Water sources: Desalination

Gold Coast Desalination Plant

By Spazio Infinito [CC-BY-SA-3.0 (http://creativecommons.org/licenses/by-sa/3.0) or GFDL (http://www.gnu.org/copyleft/fdl.html)], via Wikimedia Commons

With National Water Week fast approaching, we thought it apt to launch a series of posts that focus on this year’s thene, “Water sources – there are more than you think.” To kick off the series, let’s take a look at desalination.

What is it?

Desalination plants turn saltwater into freshwater. The desalination process is fairly simple, the most common Australian process is called reverse osmosis, water is pumped under pressure through a membrane that separates most of the water from the salt. The salty water, called brine, is pumped back into the ocean and the freshwater is pumped into our cities.

How is it used?

Check out this video to see how salt water can be converted to drinking quality water.

Where is it being used?

In Australia many of our cities now use desalination plants. Perth has two desalination plants while Sydney, Melbourne, Adelaide and Brisbane have desalination plants ready to use if we need.

While desalinated water makes up part of the mix in some of our major cities, it is also a primary source of water on ships and for many tropical island resorts, like Heron Island, where fresh water isn’t available.

New technology has reduced the cost of desalinated water and how much energy is required, but it is still more expensive than fresh water.

What are some of the benefits of desalination?

People, particularly in large cities, need a lot of fresh water and if it doesn’t rain then large cities can simply use more freshwater than they can store. However saltwater from the ocean is a practically limitless supply of water close to most large cities.

Tugan desal plant at sunset

Tugan Desalination Plant intake during construction.

What are some of the issues with Desalination?

Why is desalinated water more expensive? Firstly, desalination needs more energy to produce, at least 15 times more than water from a big dam. Secondly the desalination plants are quite expensive, Australia was reported to be spending $13.2 billion on desalination plants in 2011 in response to national water shortages. Most of these plants are not being used at the moment, but when the weather turns dry again projected demand means we may need to build even more.

Although desalinated water has been criticised, at the end of a long drought when the dams are nearly dry you might be very happy to be able to drink it. The important thing is to pick the right water source from the available options to provide an environmentally sound and cost effective option.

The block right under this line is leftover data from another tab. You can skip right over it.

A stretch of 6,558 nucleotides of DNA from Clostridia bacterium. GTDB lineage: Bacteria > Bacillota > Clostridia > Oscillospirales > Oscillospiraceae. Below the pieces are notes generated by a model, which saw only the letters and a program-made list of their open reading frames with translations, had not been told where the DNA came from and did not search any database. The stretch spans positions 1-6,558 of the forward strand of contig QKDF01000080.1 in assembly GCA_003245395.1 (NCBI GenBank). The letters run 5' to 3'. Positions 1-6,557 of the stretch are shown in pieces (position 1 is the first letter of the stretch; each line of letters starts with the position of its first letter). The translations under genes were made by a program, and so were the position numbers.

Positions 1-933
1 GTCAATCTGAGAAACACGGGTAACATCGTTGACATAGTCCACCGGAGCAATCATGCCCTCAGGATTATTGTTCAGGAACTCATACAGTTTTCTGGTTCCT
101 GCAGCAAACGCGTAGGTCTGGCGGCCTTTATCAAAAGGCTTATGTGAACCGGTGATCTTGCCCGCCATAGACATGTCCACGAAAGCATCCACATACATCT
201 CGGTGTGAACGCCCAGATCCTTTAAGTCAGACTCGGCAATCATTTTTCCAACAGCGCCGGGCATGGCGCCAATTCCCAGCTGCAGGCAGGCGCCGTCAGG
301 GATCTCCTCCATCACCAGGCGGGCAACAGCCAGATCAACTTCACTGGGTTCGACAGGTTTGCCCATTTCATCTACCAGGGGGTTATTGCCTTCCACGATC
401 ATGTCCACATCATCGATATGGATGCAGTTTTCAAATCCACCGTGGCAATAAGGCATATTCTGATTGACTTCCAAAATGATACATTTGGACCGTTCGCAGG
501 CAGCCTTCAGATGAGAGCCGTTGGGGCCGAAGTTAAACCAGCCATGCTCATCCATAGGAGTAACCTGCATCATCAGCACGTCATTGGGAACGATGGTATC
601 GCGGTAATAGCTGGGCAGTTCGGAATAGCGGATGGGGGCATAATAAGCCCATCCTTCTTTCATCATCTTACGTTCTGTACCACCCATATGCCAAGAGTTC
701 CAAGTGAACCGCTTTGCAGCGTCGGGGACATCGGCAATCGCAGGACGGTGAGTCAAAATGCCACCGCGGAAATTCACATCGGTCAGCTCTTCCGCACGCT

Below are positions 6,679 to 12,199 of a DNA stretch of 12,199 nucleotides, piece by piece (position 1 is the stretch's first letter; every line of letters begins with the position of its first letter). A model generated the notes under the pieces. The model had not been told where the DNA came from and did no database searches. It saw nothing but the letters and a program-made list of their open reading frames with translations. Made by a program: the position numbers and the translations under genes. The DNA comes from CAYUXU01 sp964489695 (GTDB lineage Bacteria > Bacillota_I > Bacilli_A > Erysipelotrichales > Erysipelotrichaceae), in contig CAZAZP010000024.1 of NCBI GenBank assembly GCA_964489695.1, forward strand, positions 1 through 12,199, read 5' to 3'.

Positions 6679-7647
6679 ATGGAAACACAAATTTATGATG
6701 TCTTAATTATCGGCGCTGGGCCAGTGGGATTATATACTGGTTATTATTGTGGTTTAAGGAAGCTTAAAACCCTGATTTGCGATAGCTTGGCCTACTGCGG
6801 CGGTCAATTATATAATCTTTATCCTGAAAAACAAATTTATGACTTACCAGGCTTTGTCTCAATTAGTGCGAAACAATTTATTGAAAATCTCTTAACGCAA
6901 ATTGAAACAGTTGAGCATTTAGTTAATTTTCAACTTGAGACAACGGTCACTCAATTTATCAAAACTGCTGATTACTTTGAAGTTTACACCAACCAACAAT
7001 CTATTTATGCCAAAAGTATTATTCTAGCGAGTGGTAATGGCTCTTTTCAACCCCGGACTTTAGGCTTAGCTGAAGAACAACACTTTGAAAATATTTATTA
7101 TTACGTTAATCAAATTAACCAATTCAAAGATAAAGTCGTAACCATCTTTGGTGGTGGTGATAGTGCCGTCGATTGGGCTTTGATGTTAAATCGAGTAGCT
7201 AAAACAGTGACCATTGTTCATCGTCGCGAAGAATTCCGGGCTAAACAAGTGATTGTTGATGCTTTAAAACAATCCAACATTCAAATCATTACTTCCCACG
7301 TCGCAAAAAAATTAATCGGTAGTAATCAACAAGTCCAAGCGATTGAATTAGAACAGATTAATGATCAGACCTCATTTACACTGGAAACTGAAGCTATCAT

Have you tried desalinated water?


  • VivKay

    Rather than a shortage of water, considering Australia is the driest continent, we are suffering from population overshoot! Diseconomies of scale mean that the public are paying premium prices for a basic human need- water! Nothing grows forever, and instead of the post-Colonial and post-war immigration levels, we need to face the 21st century and become ecological sustainable. Instead of quality of life, and living within our natural limits, GDP and economic growth are both given disproportional priority in government management. We need to curtain massive costs of living and water infrastructure costs through population stabilization.

    • Hi VivKay. Yes we do. Our small contribution to the debate is to help understand what water resources we have and the costs and benefits associated with different water sources. Did you read the groundwater article? In this country of all places we should be storing our water under the ground.

  • Heather

    We wouldn’t need the desalination plants if every home and business had water tanks. Desalination plants use too much energy resulting in making our climate even drier.

  • Hi Heather, as a member of the rainwaterharvesting association of australia, i agree with you. It doesnt mean there isnt a place for desalination as an emergency supply but it should be one of a range of water supply solutions.

    The numbers back rainharvesting up, its not just the cost of energy for desalination its also the cost of energy to pump it from the desal plant to your house. The rainwater harvesting tank is free water right where you need it, although it also has energy costs if you are using a pump they are less than desal costs.

    In terms of volume, absolutely it will make a difference. In a city of a million homes rainwater tanks could supply 50,000 litres/household/year. That is 50 gigalitres (GL) comparable to many desalination plants.